Here, Jones has Alabama QB Jake Coker dead to rights in open space. This is a tackle where he should stop Coker stone cold in his tracks charging downhill. Instead, he just bounces off. Coker shrugs him as if he isn’t even there. This is a play (especially on the opposing QB who’s not known for being a scrambler) that you have to make. As I said…a worrying trend of not finishing.
Jones does struggle to recognize some of the finer nuances of coverages at times. In zone coverage, he flashes stiff hips and a lack of knowledge as to where he needs to position himself.
This is Cover 2, and Jones needs to sink to protect the center of the field. Instead, he gets caught flat-footed with stiff hips. Especially when facing a much quicker, lighter slot receiver, he needs to be careful in coverage.
This is Cover 6 (quarter-quarter-half). The boundary receiver runs a 9 route, meaning he occupies the boundary corner. The TE runs a very nice wheel route, which Jones has to sink to take away. Instead, he is nowhere to be seen near the TE, instead staying far more shallower – for what, I cannot see. That boundary corner, Tre’Davious White has to come up to make the tackle on a play where Jones’ lack of awareness cost the Tigers a big gain.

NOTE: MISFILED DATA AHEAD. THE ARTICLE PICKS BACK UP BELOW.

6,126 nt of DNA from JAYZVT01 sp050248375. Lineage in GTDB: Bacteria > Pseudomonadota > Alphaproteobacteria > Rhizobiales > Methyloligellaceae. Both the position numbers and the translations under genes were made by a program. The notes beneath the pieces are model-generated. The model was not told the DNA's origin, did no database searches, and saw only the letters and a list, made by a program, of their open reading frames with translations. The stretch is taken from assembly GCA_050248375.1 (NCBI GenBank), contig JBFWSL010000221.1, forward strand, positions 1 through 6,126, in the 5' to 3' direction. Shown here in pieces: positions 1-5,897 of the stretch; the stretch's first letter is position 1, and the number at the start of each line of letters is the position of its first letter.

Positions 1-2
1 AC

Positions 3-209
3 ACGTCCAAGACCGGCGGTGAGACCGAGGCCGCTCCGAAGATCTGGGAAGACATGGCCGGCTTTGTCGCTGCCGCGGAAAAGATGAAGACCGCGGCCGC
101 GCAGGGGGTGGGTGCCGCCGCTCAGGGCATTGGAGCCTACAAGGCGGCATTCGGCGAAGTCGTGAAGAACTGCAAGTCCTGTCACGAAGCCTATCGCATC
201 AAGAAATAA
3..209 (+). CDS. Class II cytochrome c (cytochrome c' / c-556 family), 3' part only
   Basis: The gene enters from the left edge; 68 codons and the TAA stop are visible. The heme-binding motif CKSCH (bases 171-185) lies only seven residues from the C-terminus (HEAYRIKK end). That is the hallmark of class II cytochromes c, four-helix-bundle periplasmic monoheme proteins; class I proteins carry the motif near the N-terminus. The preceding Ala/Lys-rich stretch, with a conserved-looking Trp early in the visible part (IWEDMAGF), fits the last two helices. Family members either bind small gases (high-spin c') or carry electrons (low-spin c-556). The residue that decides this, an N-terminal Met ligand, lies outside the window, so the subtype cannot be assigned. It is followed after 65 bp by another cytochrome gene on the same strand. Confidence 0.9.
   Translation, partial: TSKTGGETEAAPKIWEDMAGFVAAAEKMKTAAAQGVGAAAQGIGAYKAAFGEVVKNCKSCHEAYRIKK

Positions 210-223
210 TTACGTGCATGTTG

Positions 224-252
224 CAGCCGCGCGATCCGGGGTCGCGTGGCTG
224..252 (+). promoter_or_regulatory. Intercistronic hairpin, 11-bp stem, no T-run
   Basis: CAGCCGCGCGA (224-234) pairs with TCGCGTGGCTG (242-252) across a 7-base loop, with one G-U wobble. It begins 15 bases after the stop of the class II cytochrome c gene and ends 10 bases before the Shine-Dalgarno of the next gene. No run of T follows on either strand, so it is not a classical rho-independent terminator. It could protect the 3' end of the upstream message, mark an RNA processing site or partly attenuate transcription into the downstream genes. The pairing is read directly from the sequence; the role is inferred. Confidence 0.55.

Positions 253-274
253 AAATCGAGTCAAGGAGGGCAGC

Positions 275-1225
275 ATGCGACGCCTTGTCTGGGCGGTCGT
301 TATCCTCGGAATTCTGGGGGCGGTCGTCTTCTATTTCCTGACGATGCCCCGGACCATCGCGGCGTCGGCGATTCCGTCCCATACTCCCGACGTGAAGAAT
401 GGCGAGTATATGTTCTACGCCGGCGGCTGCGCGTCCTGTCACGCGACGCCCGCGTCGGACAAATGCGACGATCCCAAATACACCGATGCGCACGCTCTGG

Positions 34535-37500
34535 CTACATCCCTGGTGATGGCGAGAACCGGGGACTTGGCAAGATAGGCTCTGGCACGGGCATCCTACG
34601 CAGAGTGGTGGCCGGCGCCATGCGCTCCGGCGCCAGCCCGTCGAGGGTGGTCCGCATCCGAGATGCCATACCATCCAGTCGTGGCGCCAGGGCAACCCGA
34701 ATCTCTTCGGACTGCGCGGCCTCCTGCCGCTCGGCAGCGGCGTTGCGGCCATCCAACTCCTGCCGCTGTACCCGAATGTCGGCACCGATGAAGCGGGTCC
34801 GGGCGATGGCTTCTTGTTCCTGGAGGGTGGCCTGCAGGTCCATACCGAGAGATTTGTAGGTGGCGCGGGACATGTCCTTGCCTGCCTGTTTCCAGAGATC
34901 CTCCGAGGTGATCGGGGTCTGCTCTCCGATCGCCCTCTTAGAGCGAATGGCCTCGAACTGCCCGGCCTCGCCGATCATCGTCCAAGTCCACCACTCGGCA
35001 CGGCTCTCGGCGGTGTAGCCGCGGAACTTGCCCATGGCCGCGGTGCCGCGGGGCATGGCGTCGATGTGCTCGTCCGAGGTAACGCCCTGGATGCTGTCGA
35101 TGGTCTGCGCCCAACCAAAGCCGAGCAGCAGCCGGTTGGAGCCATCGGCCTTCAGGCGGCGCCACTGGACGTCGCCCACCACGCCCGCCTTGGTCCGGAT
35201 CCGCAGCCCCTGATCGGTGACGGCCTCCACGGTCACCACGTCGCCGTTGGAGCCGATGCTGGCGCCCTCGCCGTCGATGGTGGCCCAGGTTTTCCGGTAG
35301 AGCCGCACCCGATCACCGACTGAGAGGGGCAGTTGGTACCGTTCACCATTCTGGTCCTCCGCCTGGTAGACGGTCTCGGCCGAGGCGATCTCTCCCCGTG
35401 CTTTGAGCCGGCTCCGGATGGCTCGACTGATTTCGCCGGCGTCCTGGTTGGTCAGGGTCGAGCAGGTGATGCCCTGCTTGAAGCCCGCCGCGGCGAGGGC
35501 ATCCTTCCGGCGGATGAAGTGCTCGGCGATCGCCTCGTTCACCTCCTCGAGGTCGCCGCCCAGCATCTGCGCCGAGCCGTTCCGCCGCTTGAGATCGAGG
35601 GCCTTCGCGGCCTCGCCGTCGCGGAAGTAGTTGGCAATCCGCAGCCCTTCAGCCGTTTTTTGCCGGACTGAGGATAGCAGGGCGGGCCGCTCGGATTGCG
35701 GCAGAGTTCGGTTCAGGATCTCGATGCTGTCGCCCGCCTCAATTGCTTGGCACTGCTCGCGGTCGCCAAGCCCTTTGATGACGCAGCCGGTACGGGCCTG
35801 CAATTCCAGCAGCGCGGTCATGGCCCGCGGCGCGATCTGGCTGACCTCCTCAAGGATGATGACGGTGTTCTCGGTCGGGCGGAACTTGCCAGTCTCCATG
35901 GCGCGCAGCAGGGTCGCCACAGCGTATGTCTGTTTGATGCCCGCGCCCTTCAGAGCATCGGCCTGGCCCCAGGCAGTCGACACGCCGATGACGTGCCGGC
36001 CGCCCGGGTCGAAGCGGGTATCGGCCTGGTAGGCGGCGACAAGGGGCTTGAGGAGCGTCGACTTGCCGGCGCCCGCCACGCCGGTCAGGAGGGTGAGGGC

However, for as much as he struggles in zone, Jones shines in man. If you give him a receiver, he’ll stick to him (as we saw earlier with the pick six against Eastern Michigan). Here, he has an extremely aggressive play on the ball. Although the ball is extremely poorly placed (it was behind Jones, let alone the receiver), note his hips. He initially sets up facing the weak sideline, basically inviting WR Antonio Calloway to cross his face dangerously. Instead, Jones flips his hips smoothly and closes underneath for an easy PD. That hip fluidity shows up for Jones time and again in man coverage, but mystifyingly not in zone.
Although the Steelers are set at their two ILB positions, they are in notable need of some playmaking ability. After all the buzz about the speed of Jones at Senior Bowl practices, and some nice plays during the game itself, I figured I’d take a look at what the hype was about. Jones had a great backfield running mate at LSU in Kendall Beckwith, who could easily have been a Day 2 pick this draft had he declared. Beckwith was the strength/power guy, while Jones was the speedy backer.